A power cord, line cord, or mains cable is an electrical cable that temporarily connects an appliance to the mains electricity supply via a wall socket or extension cord. The terms are generally used for cables using a power plug to connect to a single-phase alternating current power source at the local line voltage (generally 100 to 240 volts, depending on the location). The terms power cable, mains lead, flex or kettle lead are also used. A lamp cord (also known as a zip cord) is a light-weight, ungrounded, single-insulated two-wire cord used for small loads such as a table or floor lamp.
A cord set includes connectors molded to the cord at each end (see Appliance coupler). Cord sets are detachable from both the power supply and the electrical equipment, and consist of a flexible cord with electrical connectors at either end, one male, and one female. One end of the cord set is attached to a molded electrical plug; the other is typically a molded electrical receptacle to prevent the possibility of having an exposed live prong or pin which would cause electric shock. The female connector attaches to the piece of equipment or appliance while the male plug connects to the electrical receptacle or outlet.
A power cord or appliance coupler may have a retaining clamp, a mechanical device that prevents it from inadvertently being pulled or shaken loose. Typical application areas with stricter safety requirements include medical technology, stage and lighting technology, and computing equipment. For specialty equipment such as construction machinery, sound and lighting equipment, emergency medical and electrical power tools, used in locations without a convenient power source, extension cords are used to carry the electric current up to hundreds of feet away from an outlet.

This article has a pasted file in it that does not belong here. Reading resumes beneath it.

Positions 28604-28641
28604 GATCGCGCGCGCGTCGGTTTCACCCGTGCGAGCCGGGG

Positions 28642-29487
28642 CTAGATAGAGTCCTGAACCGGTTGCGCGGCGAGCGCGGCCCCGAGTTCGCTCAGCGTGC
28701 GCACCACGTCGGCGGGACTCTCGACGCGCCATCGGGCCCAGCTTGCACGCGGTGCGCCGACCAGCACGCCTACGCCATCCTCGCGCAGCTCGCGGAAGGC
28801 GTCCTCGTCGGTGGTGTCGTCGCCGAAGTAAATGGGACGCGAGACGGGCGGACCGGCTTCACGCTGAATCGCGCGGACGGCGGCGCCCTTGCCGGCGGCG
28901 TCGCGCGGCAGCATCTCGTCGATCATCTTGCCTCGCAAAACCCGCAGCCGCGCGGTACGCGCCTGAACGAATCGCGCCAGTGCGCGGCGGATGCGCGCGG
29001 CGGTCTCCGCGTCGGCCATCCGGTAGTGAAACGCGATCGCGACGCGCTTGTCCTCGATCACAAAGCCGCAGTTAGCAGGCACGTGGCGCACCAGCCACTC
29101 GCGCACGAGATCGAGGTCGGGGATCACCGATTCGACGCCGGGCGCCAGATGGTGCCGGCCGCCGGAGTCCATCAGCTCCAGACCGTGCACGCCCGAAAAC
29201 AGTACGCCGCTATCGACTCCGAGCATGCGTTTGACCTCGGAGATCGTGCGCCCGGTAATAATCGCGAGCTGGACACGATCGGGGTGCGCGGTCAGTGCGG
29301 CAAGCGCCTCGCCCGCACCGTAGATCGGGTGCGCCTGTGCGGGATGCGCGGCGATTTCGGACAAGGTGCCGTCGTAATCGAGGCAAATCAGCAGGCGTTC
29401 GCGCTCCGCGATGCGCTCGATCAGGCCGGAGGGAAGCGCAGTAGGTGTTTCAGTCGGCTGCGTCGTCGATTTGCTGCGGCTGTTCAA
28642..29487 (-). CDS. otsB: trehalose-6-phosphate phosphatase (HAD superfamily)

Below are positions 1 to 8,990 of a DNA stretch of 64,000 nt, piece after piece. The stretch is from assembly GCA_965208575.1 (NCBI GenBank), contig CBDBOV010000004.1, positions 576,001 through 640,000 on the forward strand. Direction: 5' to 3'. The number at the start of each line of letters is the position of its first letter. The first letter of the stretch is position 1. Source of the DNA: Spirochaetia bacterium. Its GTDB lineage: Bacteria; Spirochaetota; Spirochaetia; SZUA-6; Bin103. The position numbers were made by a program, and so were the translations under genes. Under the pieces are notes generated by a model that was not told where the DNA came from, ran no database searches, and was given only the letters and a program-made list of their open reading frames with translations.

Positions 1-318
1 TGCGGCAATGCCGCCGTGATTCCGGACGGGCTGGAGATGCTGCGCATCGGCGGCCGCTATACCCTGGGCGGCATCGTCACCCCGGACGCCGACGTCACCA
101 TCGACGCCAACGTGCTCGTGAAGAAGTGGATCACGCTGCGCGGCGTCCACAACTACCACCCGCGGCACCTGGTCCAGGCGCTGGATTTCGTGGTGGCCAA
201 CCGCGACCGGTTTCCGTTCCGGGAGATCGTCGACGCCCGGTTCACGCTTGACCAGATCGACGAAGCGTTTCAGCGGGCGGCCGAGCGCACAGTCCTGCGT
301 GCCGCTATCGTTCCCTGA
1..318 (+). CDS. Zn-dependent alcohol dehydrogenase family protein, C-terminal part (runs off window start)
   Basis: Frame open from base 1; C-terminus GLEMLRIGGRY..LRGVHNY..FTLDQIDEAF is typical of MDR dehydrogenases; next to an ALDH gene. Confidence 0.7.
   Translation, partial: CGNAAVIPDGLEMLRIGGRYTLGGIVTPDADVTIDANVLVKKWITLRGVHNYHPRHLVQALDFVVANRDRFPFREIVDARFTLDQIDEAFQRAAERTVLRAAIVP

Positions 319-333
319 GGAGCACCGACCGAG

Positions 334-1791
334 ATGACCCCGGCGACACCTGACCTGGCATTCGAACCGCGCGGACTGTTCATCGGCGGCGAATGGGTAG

International power cords and plug adapters are used in conjunction with electrical appliances in countries different from those in which they were designed to operate. Besides a cord with one end compatible to receptacles or a device from one country and the other end compatible with receptacles or devices from another country, a voltage converter is usually necessary, as well, to protect travelers' electronic devices, such as laptops, from the differing voltages between the United States and places like Europe or Africa.
North American lamp cords have two single-insulated conductors designed for low-current applications. The insulator covering one of the conductors is ribbed (parallel to wire) for the entire length of the cord, while the other conductor's insulator is smooth. The smooth one is hot and the ribbed one is neutral.Merle Henkenius; Popular Mechanics Dec 1987 How to Repair an Incandescent Lamp:Installing an in-line switch; p.130;  (retrieved 3/23/12)
Worldwide, more than a dozen different types of AC power plugs and sockets are used for fixed building wiring. Products sold in many different markets can use a standardized IEC 60320 connector and then use a detachable power cord to match the local electrical outlets. This simplifies safety approvals, factory testing, and production since the power cord is a low-cost item available as a commodity. Since the same types of appliance-side connectors are used with both 120 V and 230 V power cables, the user must ensure the connected equipment will operate with the available voltage. Some devices have a slide-switch to adapt to different voltages, or wide-ranging power supplies.